Assam may concede claims on half of disputed border with Meghalaya: Report

  • | Tuesday | 18th January, 2022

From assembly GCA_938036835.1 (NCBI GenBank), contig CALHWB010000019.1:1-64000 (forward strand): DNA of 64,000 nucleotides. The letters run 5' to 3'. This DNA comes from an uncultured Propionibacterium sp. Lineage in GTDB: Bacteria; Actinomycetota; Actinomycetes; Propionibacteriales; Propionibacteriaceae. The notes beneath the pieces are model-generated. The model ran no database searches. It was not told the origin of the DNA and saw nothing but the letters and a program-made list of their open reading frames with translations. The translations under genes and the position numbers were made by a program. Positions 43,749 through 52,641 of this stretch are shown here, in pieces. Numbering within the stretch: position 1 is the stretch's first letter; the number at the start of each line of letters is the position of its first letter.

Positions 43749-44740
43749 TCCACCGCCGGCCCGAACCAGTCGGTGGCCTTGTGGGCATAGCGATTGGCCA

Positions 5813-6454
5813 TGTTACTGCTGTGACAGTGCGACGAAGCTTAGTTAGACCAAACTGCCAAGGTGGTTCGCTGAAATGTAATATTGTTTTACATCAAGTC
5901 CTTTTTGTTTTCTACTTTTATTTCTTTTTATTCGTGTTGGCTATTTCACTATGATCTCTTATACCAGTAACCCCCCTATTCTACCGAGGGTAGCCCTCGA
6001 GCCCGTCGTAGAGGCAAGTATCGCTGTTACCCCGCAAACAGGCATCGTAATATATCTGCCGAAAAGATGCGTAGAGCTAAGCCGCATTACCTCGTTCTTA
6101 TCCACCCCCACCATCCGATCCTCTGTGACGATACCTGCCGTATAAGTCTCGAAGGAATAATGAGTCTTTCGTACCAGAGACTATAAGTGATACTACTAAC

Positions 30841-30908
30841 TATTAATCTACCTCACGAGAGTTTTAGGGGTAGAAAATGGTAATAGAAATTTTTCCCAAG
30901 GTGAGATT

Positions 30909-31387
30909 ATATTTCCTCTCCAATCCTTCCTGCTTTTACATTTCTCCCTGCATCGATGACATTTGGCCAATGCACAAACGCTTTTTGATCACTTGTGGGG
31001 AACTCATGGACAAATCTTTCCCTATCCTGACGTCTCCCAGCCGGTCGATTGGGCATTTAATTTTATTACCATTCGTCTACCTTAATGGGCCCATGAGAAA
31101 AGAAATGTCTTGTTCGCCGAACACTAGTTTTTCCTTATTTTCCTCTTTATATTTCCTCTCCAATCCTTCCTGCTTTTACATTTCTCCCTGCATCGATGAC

Guwahati, Jan 18 (PTI) Assam has indicated it may concede half of its claimed areas along the disputed border with Meghalaya, according to a report finalised by the joint committees of the two states formed to look into the issue. The committees have also set a time-frame for implementing the recommendations including gaining legislative approval for a Constitutional Amendment to re-draw the state boundaries within one year. Out of 36.79 sq km disputed area taken up for settlement in the first phase, Assam will get 18.51sq km while Meghalaya will get 18.28 sq km, according to the final recommendations given by the three regional committees formed by the two states to look into six disputed border stretches. Findings and recommendations of the committees were shared by Assam CM Himanta Biswa Sarma with political parties of the state on Tuesday through a presentation, a copy of which is available with PTI. Three committees each were formed by the two state governments in August 2021 after the two rounds of talks between Sarma and his Meghalaya counterpart Conrad Sangma to resolve the vexed border dispute in a phased manner. Out of 12 identified points of disputes between the two states, six points were taken up for resolution in the first phase. According to the report, of the disputed areas taken up in the first phase, 7.17 sq km is in adverse possession of Meghalaya, while remaining 29.62 sq km is under dual franchise or administrative control. Gizang and Ratacherra sectors in Kamrup and Cachar districts of Assam respectively have the largest disputed areas among the six sectors in three districts of Assam which have been taken up in the first phase. Among the areas under adverse possession of Meghalaya, 6.42 sq km in Ratacherra sector of Cachar is with the neighboring state. According to the final recommendations, Assam will get full control of 11.94 sq km of the disputed land in Kamrup with the remaining 11.36 sq km going to Meghalaya. In Kamrup Metropolitan, Assam will keep 1.79 sq km and Meghalaya will get 0.50 sq km, while in Cachar, Assam will have 4.78 sq km under its full control against Meghalaya"s 6.42 sq km. The regional committees have also defined timelines for settling the dispute. It has recommended issuing of ordinance specifying the boundaries within a month as well as sensitizing key stakeholders, including Ministry of Home Affairs, about the final recommendations in the same period. It has set a time of three months for approval of the recommendations by both the state governments and their legislatures, demarcation of boundaries and fixation of permanent pillars to be led by Survey of India within six months and approval of Parliament for a Constitutional Amendment within a year. . The committees had taken five agreed principles into consideration while approaching the disputes - historical perspective, ethnicity of local population, contiguity with boundary, people"s will and administrative convenience. Both the states had conducted joint inspections of the disputed areas and held multiple rounds of talks before arriving at the joint recommendations over the last few months. Meghalaya was carved out of Assam as a separate state in 1972 and it had challenged the Assam Reorganization Act, 1971, leading to border disputes at 12 areas in different parts of the shared 884.9 km long border.PTI SSG JRC JRC

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